More Uptown residents prepare for trial against Sewerage and Water Board

More Uptown residents prepare to for trial against Sewerage and Water Board

NEW ORLEANS (WVUE) - A group of Uptown homeowners is taking the Sewerage and Water Board to court Monday (Oct. 15), claiming the SELA drainage project damaged their houses.

They’re Uptown residents who claim the Sewerage and Water Board’s SELA Drainage Project ruined their homes -- shaking them to their foundations, causing settlement and vibration damage that resulted in issues like cracks in walls and ceilings.

“The doors don’t shut properly. The cracks are just getting bigger and bigger,” Uptown resident Meghan Burns said.

Ann Couger, another Uptown resident, has a shockingly similar story.

“There have been some cracks in the walls, cracks in the kitchen counter tops, cracks in the floors," Couger said. “The wood floors have started to buckle a little bit. The windows don’t seal properly. The doors sometimes stick. There have been a lot of noticeable changes in the past few years.”

Attorney Michael Whitaker represents some of the 300 residents suing the S&WB for about $80 million worth of damage.

“There’s no question about the damage. There’s no question who did it. Contractually, the Sewerage and Water Board is at fault,” Whitaker said.

Already, a judge ruled in favor of five plaintiffs that went to trial. In March, they were awarded $200,000 apiece.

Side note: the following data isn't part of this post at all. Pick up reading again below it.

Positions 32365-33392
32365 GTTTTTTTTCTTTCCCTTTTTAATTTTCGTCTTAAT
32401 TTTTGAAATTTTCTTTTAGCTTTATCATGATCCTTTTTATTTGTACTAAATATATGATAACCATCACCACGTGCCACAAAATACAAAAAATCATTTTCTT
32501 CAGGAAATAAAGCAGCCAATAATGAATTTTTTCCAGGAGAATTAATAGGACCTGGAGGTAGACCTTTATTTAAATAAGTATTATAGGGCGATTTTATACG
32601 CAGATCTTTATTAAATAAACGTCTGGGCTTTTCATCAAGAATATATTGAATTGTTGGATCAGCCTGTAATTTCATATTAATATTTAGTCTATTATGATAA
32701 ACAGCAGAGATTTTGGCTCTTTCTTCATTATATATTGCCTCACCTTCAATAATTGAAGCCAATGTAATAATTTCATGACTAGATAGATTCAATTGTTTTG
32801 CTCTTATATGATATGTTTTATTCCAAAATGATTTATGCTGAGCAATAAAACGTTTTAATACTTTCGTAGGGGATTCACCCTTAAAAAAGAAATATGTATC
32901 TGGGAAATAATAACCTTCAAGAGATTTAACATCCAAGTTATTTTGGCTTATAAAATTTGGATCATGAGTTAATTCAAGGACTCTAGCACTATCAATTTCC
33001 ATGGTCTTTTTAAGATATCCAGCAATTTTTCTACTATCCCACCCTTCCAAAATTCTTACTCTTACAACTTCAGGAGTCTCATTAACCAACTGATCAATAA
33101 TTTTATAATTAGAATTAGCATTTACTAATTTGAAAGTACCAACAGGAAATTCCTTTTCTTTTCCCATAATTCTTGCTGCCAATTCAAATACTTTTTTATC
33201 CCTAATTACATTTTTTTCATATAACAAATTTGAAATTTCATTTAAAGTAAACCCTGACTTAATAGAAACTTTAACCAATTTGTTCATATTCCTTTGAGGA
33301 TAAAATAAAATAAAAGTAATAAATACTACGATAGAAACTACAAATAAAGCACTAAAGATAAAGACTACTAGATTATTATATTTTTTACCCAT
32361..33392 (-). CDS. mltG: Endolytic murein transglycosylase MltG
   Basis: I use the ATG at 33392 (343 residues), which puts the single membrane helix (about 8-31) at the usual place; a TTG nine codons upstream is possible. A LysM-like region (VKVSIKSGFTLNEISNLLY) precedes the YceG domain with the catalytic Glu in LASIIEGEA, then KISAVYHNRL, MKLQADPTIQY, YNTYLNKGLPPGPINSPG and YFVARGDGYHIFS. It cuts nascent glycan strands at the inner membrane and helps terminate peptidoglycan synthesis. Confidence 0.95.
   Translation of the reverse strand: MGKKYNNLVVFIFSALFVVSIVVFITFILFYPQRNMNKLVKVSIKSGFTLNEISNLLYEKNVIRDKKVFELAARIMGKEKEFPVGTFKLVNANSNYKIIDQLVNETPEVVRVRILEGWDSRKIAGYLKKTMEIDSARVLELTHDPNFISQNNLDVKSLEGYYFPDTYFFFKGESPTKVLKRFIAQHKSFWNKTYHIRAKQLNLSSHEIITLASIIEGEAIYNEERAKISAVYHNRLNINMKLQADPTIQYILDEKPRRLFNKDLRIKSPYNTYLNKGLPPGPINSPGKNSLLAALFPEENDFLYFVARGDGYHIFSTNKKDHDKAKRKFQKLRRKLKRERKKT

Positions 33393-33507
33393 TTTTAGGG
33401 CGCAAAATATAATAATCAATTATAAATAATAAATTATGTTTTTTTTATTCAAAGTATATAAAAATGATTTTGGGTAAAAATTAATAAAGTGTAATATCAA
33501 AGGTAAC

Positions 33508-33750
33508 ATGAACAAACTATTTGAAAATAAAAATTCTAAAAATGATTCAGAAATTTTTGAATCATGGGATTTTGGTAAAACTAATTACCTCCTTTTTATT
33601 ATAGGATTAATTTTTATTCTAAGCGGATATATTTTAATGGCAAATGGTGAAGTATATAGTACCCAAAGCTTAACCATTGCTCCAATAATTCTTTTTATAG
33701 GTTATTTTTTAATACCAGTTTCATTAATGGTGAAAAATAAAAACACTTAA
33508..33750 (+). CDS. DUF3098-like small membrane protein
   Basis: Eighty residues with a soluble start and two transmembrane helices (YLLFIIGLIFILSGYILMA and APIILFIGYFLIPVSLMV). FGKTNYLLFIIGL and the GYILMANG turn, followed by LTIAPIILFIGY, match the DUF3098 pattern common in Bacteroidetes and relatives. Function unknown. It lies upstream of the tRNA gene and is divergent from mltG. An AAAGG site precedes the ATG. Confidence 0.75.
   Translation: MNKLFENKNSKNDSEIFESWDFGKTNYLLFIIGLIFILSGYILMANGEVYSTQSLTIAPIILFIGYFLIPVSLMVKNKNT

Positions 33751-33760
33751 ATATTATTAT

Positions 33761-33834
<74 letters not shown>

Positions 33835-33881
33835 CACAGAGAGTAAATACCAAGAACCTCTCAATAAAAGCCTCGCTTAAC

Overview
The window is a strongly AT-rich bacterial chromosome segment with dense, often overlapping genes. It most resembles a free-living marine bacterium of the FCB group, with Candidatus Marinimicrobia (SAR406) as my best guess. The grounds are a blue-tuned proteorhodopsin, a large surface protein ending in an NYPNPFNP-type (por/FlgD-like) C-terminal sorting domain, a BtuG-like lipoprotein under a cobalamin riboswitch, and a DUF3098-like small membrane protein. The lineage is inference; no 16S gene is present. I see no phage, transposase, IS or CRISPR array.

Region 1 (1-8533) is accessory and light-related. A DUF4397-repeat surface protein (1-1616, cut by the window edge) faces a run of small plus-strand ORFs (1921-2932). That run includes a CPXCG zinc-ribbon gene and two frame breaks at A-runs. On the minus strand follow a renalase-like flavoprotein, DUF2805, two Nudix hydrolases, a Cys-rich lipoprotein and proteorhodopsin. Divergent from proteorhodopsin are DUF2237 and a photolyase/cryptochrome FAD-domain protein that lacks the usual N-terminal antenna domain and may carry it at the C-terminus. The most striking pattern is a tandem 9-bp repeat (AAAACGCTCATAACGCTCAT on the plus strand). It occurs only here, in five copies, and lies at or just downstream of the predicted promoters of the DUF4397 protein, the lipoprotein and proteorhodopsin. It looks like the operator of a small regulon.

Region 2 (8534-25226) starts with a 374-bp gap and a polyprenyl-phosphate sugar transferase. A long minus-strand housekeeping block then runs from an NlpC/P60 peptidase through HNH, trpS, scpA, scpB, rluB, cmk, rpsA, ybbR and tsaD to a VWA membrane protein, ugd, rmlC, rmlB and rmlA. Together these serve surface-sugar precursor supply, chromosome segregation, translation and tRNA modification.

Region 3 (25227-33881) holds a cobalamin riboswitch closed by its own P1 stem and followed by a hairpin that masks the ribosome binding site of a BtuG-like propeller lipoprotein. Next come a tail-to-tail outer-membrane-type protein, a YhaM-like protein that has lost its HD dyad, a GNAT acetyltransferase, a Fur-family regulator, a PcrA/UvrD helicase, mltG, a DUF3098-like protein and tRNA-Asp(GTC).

“The Sewerage and Water Board chose to file an appeal on that. There have been no settlement negotiations and we are, Monday, starting the second trial, the second group of 10 more homes,” Whitaker said.

Whitaker says the court divided the case into small groups to test the liability and damage questions arising in this case. While he was expecting to settle after the first win, the S&WB is showing no signs of backing down.

“We’ve heard crickets from the Sewerage and Water Board about resolving this,” said Whitaker.

However, Whitaker says they’re not going away and he is confident they’ll win again. He says residents will get the money they need to repair their homes.

“They’ve got to make a cost-benefit analysis at some point and sit down at the negotiating table with us or we’re going to continue doing what we’ve been doing and racking up judgements against them,” Whitaker explained.

FOX 8 News reached out to the Sewerage and Water Board but did not hear back. Representatives previously told us they won’t comment on pending litigation.

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